CHICAGO – The global grounding of Boeing’s most popular model is likely to generate a host of business challenges for the aerospace giant, which is already wrestling with the reputational fallout from the crash of one of its planes and a swift reaction outside the United States.
Boeing’s race with rival Airbus SE to meet surging international demand for air travel helped make Boeing the top US exporter by sales and the most valuable component of the Dow Jones Industrial Index.
Boeing has more than 100,000 employees around the world and a supply chain that spans the planet.
That corporate engine runs on cash generated by orders for its most popular plane, the 737 MAX. Boeing has amassed orders for more than 5,000 of the jetliners.
It isn’t clear how two crashes in the past five months – among 370-plus jetliners that have entered service to date – will affect that order book and Boeing’s strong recent share performance.
But as airlines and air-safety officials around the world ground the bulk of that fleet and ask Boeing to address the plane’s potential safety problems, Boeing and Chief Executive Dennis Muilenburg face the task of keeping a major engine of the US economy on track.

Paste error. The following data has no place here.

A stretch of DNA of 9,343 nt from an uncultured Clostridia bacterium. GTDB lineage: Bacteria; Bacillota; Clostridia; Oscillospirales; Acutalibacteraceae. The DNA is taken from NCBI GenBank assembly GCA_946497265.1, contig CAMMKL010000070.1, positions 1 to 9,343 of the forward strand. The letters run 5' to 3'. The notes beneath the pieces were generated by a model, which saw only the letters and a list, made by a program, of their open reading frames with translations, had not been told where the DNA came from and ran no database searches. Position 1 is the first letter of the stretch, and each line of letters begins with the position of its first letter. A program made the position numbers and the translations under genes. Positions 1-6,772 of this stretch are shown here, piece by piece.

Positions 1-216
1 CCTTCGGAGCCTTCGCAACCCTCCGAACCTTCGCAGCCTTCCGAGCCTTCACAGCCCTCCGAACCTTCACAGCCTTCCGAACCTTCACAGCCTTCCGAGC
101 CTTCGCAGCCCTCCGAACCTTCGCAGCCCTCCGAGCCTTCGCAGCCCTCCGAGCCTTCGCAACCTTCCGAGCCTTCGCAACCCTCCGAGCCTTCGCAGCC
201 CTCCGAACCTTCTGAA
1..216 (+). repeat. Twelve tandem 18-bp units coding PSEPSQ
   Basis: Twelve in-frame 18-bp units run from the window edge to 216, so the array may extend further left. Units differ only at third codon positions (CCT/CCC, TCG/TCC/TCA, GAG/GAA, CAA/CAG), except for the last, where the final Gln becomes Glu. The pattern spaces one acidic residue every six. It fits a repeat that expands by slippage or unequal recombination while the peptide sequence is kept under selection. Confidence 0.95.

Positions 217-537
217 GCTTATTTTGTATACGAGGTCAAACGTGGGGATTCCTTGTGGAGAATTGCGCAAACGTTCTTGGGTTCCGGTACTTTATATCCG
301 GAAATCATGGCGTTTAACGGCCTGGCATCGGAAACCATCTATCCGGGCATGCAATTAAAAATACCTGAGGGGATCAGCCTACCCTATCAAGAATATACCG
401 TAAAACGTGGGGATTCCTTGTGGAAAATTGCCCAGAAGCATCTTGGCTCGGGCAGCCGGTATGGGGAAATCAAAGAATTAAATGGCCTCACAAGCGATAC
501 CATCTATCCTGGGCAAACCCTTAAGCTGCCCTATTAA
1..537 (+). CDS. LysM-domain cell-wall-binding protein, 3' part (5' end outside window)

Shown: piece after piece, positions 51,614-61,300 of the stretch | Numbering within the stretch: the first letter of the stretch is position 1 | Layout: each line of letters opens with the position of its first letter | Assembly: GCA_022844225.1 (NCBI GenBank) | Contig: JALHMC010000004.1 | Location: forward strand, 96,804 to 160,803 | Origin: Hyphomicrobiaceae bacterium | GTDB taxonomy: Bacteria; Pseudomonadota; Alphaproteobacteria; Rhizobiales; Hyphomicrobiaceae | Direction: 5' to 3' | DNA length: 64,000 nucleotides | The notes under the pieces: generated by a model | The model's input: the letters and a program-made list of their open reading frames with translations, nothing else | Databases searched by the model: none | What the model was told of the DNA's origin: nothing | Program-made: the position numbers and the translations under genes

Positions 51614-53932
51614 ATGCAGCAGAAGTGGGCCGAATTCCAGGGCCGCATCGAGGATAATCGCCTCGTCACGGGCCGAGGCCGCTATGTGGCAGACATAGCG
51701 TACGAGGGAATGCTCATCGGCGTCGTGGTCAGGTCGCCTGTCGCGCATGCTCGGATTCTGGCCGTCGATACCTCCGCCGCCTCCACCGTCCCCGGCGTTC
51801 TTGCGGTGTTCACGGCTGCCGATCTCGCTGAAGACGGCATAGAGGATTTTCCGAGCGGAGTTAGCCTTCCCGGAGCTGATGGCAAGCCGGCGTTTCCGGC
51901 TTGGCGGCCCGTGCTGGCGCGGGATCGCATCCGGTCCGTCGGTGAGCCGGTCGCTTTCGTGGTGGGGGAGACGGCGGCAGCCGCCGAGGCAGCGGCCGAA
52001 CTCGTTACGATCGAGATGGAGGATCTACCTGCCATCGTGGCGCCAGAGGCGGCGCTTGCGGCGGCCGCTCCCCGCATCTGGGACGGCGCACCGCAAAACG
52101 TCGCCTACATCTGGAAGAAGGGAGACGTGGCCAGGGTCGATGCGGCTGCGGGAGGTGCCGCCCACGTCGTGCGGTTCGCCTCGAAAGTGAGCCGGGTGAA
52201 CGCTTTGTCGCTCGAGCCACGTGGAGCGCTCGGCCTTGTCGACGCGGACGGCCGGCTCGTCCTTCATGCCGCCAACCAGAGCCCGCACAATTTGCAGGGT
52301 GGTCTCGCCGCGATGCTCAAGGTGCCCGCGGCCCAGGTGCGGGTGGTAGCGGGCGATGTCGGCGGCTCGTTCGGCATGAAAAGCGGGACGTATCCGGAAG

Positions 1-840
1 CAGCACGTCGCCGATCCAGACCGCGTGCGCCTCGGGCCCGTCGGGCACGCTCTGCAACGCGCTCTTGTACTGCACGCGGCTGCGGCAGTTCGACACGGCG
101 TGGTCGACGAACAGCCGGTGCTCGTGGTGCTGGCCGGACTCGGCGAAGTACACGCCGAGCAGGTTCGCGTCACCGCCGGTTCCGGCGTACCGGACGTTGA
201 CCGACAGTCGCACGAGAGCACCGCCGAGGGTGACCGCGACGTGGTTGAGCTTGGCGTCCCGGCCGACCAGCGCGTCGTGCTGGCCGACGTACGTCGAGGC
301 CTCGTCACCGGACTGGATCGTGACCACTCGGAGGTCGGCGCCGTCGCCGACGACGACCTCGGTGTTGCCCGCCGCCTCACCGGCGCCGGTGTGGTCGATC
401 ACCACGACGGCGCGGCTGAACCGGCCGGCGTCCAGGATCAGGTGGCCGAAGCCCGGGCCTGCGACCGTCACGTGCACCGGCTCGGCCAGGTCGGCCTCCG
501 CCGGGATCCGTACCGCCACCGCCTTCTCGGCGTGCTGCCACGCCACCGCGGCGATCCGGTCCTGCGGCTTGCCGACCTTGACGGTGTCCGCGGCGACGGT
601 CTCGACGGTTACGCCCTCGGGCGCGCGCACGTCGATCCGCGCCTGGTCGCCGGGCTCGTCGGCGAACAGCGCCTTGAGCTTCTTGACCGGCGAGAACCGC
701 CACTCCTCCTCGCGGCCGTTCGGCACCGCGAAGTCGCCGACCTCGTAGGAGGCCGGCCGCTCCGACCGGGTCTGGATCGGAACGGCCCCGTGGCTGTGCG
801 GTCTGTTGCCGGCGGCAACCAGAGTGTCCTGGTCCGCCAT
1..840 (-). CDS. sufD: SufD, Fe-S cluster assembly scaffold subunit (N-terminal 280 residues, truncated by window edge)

Muilenburg spent much of Wednesday at Boeing’s main jetliner production facilities in the Seattle area, according to a person familiar with the matter.
He also walked the floor at Boeing’s 737 factory in Renton, Wash., talking with employees, this person said.
It wasn’t immediately clear if the grounding would have implications for Boeing’s plan to boost 737 output, the person said. The FAA’s order appeared to leave room for finished 737s to fly from the small airport by its Renton factory before eventual delivery.
That would ease potential bottlenecks for unfinished planes at the airport, which has little space for parking the jets.
But the global